It feels like it was only yesterday when we wrote about the plight of what was once supposed to be the ultramodern east-coast competitor to the glitzy kitsch of Las Vegas: Atlantic City's Revel casino which back in February 2013 "filed for bankruptcy ten months after opening." Well, a short 16 months later it is time for an update because Revel, which was supposed to have a viable balance sheet upon emergence from its first Chapter 11 filing, just filed for bankruptcy for a second, and most likely final time: the dreaded "Chapter 22." And not only did the company admit its business model is not viable not due to its overlevered balance sheet, but because of the sad state of the economy and the AC gambling market, it also warned it may shut down permanently if it can't find a buyer in bankruptcy court (its odds of selling may be higher if it includes the cast from the original Revel ad shown below, in the transaction).
As a reminder, and as we reported last year, as part of the first debt for equity bankruptcy exchange, Revel wiped out $1.5 billion or the bulk of its debt. Apparently, not enough, because the casino is again on the verge of liquidation a year later.
Back in February 2013 when explaining why more bad money was being thrown after good, we said that...
...the continuation of the abandoned investment was the brainchild, and pride and glory of one Chris Christie who then said "the $2.4 billion Revel is one of the most spectacular resorts he's ever seen and expects it will motivate other Atlantic City casinos to revitalize their properties. "I think that one of the things that Revel will be is a catalyst for additional modernization and investment by the other casinos to say, listen, if we grow more people here coming to the region and we're offering something that looks nice further down the boardwalk, maybe people will want to look there as well." As it now stands, the Revel will only be a catalyst for further bankruptcies as industry after industry finds out what a tapped out consumer with no access to $1.8 trillion in excess reserves truly means.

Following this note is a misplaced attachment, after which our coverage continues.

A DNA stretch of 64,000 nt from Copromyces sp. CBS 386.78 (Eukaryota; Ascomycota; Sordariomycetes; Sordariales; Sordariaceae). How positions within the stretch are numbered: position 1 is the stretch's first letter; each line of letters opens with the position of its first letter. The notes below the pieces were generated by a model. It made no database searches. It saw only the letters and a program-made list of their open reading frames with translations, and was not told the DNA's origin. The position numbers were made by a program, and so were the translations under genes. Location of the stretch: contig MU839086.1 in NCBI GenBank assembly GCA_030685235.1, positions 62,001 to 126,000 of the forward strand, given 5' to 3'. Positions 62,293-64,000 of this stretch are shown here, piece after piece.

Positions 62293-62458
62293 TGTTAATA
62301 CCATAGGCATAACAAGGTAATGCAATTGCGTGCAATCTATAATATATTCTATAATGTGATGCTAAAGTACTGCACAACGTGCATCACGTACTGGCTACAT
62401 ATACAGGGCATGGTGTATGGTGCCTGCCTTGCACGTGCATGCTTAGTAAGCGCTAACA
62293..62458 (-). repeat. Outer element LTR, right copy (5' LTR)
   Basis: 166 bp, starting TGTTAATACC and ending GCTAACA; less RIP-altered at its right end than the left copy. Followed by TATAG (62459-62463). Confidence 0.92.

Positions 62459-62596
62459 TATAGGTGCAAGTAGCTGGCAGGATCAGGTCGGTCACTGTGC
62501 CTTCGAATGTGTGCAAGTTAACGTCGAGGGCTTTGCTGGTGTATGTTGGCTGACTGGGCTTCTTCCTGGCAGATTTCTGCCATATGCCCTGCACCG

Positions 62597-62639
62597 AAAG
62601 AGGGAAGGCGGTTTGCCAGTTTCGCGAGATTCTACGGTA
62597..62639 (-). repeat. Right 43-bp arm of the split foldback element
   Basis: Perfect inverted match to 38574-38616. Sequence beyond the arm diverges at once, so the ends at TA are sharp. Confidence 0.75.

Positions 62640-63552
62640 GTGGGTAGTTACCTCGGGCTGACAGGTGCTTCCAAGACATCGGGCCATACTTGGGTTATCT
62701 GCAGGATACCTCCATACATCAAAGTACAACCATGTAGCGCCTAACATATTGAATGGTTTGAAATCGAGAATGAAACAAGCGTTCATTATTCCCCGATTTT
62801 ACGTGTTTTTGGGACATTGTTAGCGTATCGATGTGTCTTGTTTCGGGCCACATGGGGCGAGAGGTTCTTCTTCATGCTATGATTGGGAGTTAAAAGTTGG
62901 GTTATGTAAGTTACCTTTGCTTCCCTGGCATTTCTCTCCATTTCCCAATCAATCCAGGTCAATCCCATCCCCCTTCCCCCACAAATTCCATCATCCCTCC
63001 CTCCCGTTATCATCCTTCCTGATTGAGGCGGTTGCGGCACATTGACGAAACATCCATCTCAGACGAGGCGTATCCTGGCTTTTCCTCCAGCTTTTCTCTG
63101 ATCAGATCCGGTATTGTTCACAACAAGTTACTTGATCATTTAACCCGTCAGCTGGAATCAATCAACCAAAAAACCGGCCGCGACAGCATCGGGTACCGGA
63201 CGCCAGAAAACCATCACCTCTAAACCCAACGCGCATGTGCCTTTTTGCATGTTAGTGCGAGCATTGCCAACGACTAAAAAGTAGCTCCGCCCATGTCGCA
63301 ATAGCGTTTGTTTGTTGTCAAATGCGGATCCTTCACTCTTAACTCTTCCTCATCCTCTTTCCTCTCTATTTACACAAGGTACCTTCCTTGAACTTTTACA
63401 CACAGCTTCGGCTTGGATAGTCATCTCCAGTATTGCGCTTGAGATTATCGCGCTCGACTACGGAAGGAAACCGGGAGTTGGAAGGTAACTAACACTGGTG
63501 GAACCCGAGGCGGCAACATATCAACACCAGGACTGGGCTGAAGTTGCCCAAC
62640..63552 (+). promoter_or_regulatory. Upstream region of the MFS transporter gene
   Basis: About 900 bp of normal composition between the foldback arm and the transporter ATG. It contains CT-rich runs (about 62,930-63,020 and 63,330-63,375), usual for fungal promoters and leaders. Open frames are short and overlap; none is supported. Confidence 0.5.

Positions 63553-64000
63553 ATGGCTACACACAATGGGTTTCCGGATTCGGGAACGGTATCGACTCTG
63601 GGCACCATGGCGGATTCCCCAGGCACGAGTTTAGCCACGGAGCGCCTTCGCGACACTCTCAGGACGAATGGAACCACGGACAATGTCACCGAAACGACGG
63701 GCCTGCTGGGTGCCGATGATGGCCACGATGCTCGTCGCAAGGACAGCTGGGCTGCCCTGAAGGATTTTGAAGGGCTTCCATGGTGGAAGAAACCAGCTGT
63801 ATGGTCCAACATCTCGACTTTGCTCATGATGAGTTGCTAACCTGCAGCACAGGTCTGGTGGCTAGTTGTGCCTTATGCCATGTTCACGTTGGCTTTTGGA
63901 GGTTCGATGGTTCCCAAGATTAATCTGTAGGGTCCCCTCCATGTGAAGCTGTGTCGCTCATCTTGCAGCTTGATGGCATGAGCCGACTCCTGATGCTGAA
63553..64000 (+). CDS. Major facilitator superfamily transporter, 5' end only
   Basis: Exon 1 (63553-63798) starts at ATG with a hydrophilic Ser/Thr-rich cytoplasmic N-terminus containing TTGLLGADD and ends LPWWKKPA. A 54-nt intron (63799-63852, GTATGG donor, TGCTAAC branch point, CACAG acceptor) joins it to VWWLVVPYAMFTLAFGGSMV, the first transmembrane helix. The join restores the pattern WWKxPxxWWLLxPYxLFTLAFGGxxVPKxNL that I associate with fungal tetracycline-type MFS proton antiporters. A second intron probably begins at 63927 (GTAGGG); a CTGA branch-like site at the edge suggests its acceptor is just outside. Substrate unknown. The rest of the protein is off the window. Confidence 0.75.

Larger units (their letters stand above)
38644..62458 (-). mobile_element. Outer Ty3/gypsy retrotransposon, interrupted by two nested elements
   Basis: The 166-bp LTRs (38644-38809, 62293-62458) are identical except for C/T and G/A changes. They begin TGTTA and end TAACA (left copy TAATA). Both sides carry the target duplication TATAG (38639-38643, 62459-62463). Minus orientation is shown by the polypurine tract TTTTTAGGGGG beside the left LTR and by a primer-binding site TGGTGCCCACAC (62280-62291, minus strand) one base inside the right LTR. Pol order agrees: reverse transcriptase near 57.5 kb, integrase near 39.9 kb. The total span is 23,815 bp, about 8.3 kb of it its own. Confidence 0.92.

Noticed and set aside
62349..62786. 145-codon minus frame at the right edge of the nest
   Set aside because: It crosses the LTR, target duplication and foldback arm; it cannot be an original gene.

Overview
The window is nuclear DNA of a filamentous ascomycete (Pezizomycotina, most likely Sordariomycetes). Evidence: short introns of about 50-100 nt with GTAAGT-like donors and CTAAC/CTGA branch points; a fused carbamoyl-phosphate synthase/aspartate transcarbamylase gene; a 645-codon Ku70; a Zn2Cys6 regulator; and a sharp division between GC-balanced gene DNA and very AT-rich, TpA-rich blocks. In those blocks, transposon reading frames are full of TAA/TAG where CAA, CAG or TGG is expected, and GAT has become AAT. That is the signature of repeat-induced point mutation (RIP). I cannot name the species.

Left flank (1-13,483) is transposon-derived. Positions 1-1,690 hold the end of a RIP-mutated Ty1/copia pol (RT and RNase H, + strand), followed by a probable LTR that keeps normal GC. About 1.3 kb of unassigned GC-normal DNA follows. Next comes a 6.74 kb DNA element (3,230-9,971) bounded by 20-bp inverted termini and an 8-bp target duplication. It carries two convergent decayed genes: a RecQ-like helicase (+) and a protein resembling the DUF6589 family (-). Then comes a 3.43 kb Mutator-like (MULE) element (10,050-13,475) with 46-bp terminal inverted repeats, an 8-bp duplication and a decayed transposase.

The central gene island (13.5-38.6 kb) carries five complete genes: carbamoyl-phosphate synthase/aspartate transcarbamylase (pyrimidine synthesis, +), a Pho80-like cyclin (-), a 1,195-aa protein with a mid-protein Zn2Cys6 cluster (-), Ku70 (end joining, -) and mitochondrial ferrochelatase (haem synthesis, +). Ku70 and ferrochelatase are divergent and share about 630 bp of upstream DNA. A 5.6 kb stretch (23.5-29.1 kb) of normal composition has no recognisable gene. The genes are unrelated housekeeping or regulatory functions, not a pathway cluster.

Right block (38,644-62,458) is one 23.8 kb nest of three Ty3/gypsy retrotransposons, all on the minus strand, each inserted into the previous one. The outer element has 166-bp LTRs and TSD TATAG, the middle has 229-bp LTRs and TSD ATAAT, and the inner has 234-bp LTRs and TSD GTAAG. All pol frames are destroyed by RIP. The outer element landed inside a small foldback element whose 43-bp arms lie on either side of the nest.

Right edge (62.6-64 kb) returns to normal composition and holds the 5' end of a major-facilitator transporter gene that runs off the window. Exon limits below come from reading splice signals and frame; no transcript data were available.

We were right.
In warning letters given to employees and obtained by The Associated Press, Revel said it is seeking a buyer for the struggling $2.4 billion casino, but can't guarantee one will be found. If not, employees could be terminated as soon as Aug. 18, Revel said in the letter.
"If Revel is unable to complete such a sale promptly, Revel expects to close its entire facility," the letters read. The company also said it plans to stay open while it searches for a buyer, operating as usual, honoring player comps and paying employees and vendors.
Shortly after distributing the letters, Revel filed a Chapter 11 petition with the federal bankruptcy court, its second in as many years.
Will Revel find buyers in a liquidation sale? Maybe, if the price is right. As in far, far lower than its original valuation, which as a reminder was just shy of $1 billion in equity investment by its original investor Morgan Stanley. And that of course excludes the billions in debt that has now been impaired not once but twice.
It could not be determined how much Revel might sell for in a bankruptcy auction, but it is sure to be a steep discount. Wall Street analysts and some casino executives said last month that $300 million was too high a price for the casino. A union that has been at odds with Revel since before it opened pegged its value in April at $25 million to $73 million, based on public filings.
For much of the past year, Revel has sought a buyer for the property, which has remained eighth out of Atlantic City's 11 casinos in terms of the amount of money won from gamblers. But it also kept the option of a second bankruptcy filing as potential buyers expressed interest but failed to pursue a deal.
In other words, the twice bankrupt casino, that in 2007 was worth billions, and saw a $932 million investment by Morgan Stanley, is now worth between $25 and $73 million. Sounds about right for the "recovery."
Then again who could have possibly foreseen it: Revel has never been profitable since it opened in 2012. It posted a gross operating loss of $21.7 million in the first quarter this year. For all of 2013, it lost $130 million, up from the $110 million it lost during the nine months it was open in 2012.
But perhaps the biggest irony, as we pointed out over a year ago, was that in the press release surrounding the first bankruptcy, the new, now wiped out, investors were proud to point out that:
No tax payer funds will be used to finance the restructuring.
What about the second restructuring? And perhaps in retrospect, taxpayer funds should have been used: maybe only then the casino would have survived a few extra months. Or perhaps unlike the GM bailout, where it cost taxpayers only a few billion to make sure Obama would get the benefit of a few hundred thousands teamster votes, the hospitality-worker union in Atlantic City simply didn't offer enough votes for sale.
Joking aside, it is increasingly becoming the case that insolvent projects can sustain their money-losing existence only when they have taxpayer-funded generosity breathing new life into them again... and again... and again.
In conclusion, below is an artist's rendering of what Revel could have looked like in an economy that actually was recovering: